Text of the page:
Although the finished bases were perfect and well-liked, we had trouble keeping large planks of blocked Cherry in stock and dry enough to prevent warping. Although we never lost a base, since they were all oiled or otherwise sealed during production, we lost a lot of very expensive wood stock. It was a problem.
One of our students came to us with a piece of odd material; it wasn't plastic, it wasn't metal; it wasn't wood. After months of research, we discovered that it was a phenolic resin laminate developed for making aircraft parts for the Boeing 707. These days, it has become popular to manufacture faux-granite counter tops.
It also makes a great Chase-Base. We also considered aluminum, but the cost of milled aluminum plate would have made the Chase-Base cost over $200, while offering little if no benefit over the other materials. We wanted to keep the price reasonable. And we have. Even with the new material, any small table top platen press can have a pefect, resiliant Excelsior Chase-Base for somewhere around $100.
Grid or no grid?
The popular gridded photo-polymer plate bases are quite popular - and are very handy when mounting a plate to be printed on a Heidelberg Windmill Platen Press or a Vandercook or similar Flatbed Cylinder Proof Press. However, they are useless on a hand-fed table top platen press. The plate can be mounted into perfect position quite easily using no lines of any sort at any time in the process. (It's even easier than setting traditional gauge pins to match the image position of a locked - up metal type form.)
It is very important, that when using The Excelsior Chase-Base, your paper grippers are set all of the way out to the sides of the form. Otherwise, they will contact and damage the Base.
Make sure your grippers are out of the way before closing the press on the Chase-Base
(Read through this section twice - until you fully grasp the procedure it describes.)
Yes, it really is that
quick and easy!
- faster and easier than any other method we are aware of.
for use with Photo-Polymer Plates and any base
The importance of a level platen - set .918" from the bed - and ink rollers set to ink the plate, but not touch the base, cannot be over-emphasized.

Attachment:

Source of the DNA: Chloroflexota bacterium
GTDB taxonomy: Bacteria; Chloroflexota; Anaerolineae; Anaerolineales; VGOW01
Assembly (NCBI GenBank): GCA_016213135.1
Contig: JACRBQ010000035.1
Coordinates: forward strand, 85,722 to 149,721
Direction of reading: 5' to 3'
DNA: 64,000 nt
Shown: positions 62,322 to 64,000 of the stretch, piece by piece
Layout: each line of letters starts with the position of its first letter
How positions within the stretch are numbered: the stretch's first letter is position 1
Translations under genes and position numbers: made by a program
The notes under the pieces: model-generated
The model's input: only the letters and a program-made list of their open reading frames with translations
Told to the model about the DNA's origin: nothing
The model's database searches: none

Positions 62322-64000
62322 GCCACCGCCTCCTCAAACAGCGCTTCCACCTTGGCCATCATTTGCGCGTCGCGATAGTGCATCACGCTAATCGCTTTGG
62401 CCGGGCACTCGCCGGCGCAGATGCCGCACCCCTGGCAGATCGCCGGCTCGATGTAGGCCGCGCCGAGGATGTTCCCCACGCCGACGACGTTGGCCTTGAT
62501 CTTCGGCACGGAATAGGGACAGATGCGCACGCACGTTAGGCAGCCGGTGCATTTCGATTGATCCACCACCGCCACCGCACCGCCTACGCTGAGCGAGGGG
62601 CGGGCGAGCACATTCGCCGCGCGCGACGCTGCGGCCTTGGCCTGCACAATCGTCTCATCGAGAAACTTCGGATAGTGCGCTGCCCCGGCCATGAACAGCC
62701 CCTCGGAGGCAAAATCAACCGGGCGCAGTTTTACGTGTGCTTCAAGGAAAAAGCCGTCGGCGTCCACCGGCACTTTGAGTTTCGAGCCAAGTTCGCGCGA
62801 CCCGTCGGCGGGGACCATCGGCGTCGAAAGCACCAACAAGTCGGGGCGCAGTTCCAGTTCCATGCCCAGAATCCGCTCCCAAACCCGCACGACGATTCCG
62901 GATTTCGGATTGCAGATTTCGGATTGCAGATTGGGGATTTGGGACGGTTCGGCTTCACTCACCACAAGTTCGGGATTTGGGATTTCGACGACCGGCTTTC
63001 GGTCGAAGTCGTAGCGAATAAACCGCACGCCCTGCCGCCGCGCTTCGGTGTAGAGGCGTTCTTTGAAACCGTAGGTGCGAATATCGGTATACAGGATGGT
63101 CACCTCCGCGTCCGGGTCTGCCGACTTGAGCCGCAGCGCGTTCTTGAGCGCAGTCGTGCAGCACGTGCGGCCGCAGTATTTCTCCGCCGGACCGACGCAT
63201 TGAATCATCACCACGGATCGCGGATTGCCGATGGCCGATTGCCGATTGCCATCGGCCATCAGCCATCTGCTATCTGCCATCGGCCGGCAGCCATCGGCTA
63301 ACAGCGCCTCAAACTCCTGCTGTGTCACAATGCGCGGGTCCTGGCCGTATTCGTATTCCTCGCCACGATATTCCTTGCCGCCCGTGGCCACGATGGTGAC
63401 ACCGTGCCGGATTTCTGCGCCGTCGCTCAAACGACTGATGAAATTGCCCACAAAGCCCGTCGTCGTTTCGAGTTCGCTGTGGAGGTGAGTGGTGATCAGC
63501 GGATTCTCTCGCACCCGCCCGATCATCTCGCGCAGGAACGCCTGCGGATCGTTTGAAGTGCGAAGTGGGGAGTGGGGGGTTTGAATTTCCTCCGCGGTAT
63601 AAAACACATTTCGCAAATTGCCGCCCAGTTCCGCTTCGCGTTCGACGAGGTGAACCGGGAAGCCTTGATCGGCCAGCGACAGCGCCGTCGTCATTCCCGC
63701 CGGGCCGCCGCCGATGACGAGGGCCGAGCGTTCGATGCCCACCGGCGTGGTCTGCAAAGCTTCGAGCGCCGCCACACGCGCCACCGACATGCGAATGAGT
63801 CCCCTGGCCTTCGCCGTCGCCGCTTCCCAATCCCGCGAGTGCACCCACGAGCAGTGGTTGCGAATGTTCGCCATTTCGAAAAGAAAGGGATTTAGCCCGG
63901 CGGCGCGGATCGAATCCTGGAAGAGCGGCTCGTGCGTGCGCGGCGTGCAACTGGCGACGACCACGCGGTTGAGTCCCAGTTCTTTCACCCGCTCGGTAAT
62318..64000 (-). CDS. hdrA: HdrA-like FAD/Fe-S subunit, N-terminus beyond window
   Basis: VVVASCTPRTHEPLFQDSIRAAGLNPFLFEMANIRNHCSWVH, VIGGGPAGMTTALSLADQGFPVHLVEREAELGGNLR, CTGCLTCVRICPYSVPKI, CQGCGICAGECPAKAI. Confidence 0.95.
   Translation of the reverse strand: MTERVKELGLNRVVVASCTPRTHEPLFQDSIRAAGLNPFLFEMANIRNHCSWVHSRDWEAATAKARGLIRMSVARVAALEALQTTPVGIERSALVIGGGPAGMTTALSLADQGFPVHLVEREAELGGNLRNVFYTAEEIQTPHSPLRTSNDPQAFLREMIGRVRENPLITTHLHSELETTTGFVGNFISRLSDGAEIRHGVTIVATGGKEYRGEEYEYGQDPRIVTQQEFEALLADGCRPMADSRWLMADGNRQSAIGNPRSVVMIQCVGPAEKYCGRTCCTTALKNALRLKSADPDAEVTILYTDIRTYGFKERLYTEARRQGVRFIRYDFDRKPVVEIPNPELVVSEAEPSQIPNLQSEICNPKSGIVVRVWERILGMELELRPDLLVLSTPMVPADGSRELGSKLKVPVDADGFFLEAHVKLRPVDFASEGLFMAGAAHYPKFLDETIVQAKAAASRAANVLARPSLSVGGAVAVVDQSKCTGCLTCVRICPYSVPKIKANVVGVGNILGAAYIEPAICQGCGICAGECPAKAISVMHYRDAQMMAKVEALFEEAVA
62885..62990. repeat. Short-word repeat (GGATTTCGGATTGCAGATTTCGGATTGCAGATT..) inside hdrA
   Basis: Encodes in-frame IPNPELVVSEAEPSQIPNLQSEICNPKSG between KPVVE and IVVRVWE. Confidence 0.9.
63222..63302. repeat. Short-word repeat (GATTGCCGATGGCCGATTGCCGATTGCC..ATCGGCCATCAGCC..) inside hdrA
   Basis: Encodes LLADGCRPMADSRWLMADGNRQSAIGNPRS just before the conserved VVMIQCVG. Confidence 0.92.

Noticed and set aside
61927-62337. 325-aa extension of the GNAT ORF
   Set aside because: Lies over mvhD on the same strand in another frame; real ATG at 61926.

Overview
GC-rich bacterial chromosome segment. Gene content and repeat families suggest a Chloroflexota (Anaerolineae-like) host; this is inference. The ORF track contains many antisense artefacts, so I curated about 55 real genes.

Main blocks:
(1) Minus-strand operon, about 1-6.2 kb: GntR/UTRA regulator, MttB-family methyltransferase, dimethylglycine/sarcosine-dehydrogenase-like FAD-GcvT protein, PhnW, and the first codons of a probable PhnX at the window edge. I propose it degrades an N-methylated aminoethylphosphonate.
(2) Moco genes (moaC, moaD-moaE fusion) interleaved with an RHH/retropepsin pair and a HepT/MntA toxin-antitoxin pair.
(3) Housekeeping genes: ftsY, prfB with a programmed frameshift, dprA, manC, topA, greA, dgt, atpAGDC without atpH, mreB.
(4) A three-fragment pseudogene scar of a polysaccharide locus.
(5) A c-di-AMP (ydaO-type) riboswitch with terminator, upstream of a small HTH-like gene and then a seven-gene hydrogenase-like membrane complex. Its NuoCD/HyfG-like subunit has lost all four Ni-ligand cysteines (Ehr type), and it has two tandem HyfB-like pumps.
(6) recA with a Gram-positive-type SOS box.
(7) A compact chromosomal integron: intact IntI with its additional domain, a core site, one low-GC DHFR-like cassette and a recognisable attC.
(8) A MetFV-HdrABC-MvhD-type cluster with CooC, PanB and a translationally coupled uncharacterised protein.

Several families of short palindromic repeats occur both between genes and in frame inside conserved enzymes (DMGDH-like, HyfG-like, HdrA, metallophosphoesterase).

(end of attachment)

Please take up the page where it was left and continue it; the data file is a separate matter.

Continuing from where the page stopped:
It is important that platen be level and set to .918" at all corners.
(Do NOT assume that your platen is level OR set to the correct height, even if "it's been used that way for years". We find many presses with platen-height issues.)
You can use the popular "Vandercook Lollipop" (or a copy) or John Falstrom's two-point adjustable Lollipop, OR the Excelsior Press "Xx" photo polymer plate, made specifically for the Excelsior Chase-Base. (For metal type users, we can also supply cast Xx Ludlow slugs which can be locked up in a form like type.)
In our restoration shop, we use the orginal platen leveling gauges made for the Kelsey Company. If you have a Kelsey press, built between 1960 and 1990 or so, chances are that its platen was leveled using the gauges Mr. Gene Mosher passed on to us a few years ago. To the best of our knowledge, these are not yet commercially available.
Platen presses use a variety of bolt arrangements to adjust platen level and height, but they all essentially do the same thing - they let you adjust the pressure on all four corners of the platen. Lolliops can be inserted at the corners as the bolts are adjusted. Our "Xx" photo polymer plates can be mounted on the corners of the Chase-Base and used as contact points to gauge pressure. A strip of strong index makes a good "feeler gauge" to be used between the plate and the platen. Adjust until all corners apply identical pressure when the platen is closed, and you will be in good shape.
On the issue of roller height and pressure and roller deflection, it is helpful to understand that type is more forgiving than metal or photo-polymer plates. Type's face is deeper, spacing material used with type is low, so a metal type form will accept more roller pressure (& roller deflection) than any popular plate material.
Proper roller pressure is critical to proper ink transfer - to the face of the plate image - while avoiding inking of the background base material.
If your rollers ink the Chase-Base - or the background image of the plate material itself, you will need to raise the rollers until the rollers ink the form while leaving the background clean.
Many folks like to tape the rails to raise rollers - and that technique works okay on larger platen presses with 1/2" wide rails, but for all smaller presses - with narrow rails, we recommend that the trucks be taped to increase their diameter to be exactly the height needed to transfer sufficient ink to print - without inking any non-image area.
We have found that the best tape to use is black vinyl electrical tape. We exlpain this techinque at Taping The Trucks
last updated 6/18/2012 9/15/20
contact Alan with Questions